lost in the hall of mirrors; is self awareness the beginning of the end?


Well-known member
he definitely has been nicking my ideas. i dont mind but he could at least of dropped me a line, offered me a honoroy 'researchers' position, put me on the pay roll.

Actually wouldn't be surprised, apparently he used to post around the brixton lot over at u75.


is not like other people
If language is the mode of literature, does that then mean that language must be renewed in order to literature to escape this unfolding hall of mirrors?

Cynicism and irony are not meant to be rejections of authentic sincerety. They are tools of its perservation. They are essential to the survival of sincerity amid the pathetic, pastiche, cliche, by exposing them for what they are.

But this is where language, as it is commonly thought of, becomes a challenge, because over time, with a set language, more and more of it will enter the realm of the cliche, right? At some point you will just be left with a number of stock phrases, signifiers long excavated of meaning by self-conscious reproduction.

I'm not big on linguistic theory but I suppose this was what some of the postmodernist writers were doing with language, right? Trying to blow up this set of expressions that has shaped literature and create something new, something that gets beneath the exterior and not just reflects emotion but embodies it.

The new sincerety inevitable fails by calling attention to itself and subordinating itself to the old order - feigning innocence - turning a blue eye towards authenticity.
wow what a great post i keep missing stuff


Well-known member
I've been reading a bunch of Tom McCarthy interviews recently and, along with a William Gass one I also read, it's shifted my perspective on this for the time being.

McCarthy's contention's that we've never been authentic or original, so this quest for authenticity and originality's bogus from the off. Everything's networks and remixes and always has been. Gass says everyone is and should be mining the past and what's important's why you're doing it, whether you're extracting something of the essence or just grabbing baubles.
Modernists all rode the recycling bike. The modernist tradition certainly rejects certain parts of the past, but only certain parts. Even when you have someone like Ezra Pound saying “make it new,” he’s going back to Provençal troubadours, to the Greeks. At the same time he’s saying this, he’s off stealing something from Confucius. So you can call, let’s say, Picasso modern, but he’s borrowing from Japanese, African, or other sources. This always takes place. What is important is not whether you are looking back (you had better), but how and for what reason. When you go back as a modernist in architecture, you’re going back to see, for instance, in Palladio, what you can discover about the very foundation of architecture. You can find in an earlier writer like Sterne, the very foundations of fiction—its possibilities. You don’t reach back to imitate them, to use Sterne like little signatures later on so people will say “Sterne!” When an architect suddenly starts using columns or round windows or friezes to remind us of the past, he’s probably only employing pastiche. But to go back to somebody with the idea of discovering what the art is all about, not by copying their style or mode, but by discovering the fundamental principles which they may help you to wield, that is what modernists tried to do at their best. Corbusier goes back to earlier principles to find out what architecture is all about, not to dance the Palladian polka...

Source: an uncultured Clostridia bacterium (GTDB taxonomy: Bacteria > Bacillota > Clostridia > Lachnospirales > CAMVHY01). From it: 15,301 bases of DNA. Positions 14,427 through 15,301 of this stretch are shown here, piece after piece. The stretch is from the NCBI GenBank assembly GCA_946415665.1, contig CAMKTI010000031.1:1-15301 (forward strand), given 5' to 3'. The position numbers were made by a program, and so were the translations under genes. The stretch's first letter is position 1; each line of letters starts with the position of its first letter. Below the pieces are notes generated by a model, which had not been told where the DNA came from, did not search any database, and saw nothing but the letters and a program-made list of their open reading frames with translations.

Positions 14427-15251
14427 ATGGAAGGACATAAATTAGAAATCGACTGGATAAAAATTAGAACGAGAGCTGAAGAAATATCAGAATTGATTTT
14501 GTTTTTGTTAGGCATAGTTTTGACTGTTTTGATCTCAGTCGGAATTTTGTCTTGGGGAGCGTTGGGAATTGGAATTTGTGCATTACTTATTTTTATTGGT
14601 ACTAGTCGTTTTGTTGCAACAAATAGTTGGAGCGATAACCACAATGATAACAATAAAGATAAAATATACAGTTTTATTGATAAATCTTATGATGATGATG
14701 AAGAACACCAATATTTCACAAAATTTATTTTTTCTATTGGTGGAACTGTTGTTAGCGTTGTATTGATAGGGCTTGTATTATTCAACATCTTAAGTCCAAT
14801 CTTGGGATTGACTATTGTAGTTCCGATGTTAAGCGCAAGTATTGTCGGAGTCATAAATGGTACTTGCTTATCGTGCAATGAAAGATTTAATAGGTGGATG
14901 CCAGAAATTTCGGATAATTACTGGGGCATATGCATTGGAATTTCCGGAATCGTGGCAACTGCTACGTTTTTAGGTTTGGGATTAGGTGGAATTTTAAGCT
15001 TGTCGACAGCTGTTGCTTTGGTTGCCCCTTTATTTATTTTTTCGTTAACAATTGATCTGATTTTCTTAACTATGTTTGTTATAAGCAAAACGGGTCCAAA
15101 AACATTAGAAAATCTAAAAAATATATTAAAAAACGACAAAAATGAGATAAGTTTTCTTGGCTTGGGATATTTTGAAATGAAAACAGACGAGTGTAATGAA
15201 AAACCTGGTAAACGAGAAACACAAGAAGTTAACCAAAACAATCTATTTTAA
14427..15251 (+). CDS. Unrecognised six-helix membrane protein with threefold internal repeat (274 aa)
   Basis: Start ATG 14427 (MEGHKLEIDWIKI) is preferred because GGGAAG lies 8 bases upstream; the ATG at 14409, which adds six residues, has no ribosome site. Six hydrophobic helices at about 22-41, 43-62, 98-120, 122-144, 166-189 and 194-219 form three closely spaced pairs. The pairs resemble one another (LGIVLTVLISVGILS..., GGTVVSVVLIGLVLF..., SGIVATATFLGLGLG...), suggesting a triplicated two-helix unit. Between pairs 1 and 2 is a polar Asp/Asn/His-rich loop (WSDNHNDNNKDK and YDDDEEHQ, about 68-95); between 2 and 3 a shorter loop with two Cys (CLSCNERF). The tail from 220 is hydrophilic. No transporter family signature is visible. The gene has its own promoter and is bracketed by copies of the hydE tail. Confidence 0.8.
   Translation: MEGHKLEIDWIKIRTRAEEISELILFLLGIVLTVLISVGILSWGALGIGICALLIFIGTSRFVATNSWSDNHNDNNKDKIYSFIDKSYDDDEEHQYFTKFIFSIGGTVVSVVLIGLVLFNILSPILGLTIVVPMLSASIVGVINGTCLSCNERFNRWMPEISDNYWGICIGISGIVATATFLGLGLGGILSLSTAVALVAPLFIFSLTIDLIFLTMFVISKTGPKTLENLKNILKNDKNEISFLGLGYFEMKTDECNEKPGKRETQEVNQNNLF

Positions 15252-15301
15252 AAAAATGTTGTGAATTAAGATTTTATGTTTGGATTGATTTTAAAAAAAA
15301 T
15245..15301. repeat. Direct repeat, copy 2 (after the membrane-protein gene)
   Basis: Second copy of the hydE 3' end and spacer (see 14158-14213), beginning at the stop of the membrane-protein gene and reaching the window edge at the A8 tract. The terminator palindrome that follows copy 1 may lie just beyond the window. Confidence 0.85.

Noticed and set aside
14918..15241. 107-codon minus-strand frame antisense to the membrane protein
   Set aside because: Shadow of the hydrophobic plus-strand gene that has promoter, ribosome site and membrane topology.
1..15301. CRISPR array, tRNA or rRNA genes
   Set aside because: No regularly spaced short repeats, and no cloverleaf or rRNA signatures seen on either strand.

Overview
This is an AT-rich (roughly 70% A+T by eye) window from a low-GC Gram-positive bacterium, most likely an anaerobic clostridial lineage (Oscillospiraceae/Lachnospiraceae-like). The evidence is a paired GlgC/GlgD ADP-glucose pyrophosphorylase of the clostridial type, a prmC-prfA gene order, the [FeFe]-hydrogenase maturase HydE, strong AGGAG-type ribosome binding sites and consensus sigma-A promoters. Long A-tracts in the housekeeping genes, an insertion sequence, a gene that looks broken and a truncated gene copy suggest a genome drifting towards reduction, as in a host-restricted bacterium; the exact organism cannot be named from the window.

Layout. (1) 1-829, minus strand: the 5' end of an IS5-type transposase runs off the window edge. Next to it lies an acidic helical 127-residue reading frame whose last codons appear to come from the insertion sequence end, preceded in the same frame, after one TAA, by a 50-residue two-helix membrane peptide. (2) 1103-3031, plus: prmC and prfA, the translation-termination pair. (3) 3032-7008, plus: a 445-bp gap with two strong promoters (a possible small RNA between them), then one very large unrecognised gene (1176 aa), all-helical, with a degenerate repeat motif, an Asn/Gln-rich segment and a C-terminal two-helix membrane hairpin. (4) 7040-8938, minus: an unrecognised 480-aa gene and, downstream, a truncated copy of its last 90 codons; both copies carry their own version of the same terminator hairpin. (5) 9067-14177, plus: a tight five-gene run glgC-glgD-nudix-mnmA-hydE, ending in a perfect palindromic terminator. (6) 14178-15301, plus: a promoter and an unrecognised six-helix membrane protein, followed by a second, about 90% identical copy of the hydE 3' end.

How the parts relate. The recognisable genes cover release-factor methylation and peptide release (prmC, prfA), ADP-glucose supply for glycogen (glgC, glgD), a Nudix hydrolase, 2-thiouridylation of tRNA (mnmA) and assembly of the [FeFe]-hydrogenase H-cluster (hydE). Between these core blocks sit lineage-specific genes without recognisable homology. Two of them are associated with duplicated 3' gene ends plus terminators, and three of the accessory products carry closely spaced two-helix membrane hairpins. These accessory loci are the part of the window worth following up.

So when one returns to an earlier model, it’s not to copy something, it’s to refine the essence of the whole task...
On a superficial level, there is a lot of literary encryption going on in Remainder. For example, the building that he constructs in order to replay his displaced trauma memories, or his constructed memories of a time before the trauma, is called Madlyn Mansions, which is kind of a reference to Proust and the madeleine, which is the memory trigger for him. And there are other things. There is a whole sequence that is almost exactly paralleling the rhetorical pattern of the opening of Kafka’s The Great Wall of China, when he’s talking about how he went about building the house.

But, in a way, that doesn’t matter, I mean that’s kind of cute if you want to notice it. And in fact, if it were conscious, were it really explicit, if the hero had been an intellectual and said, “Oh, this is a bit like Proust,” then the novel would be over then and there, and you don’t need to write it. So it’s quite important that whatever influence is going on there does get buried. In that respect, encryption is actually an absolutely fundamental necessity in order to do something new, otherwise we are just annotating the old stuff.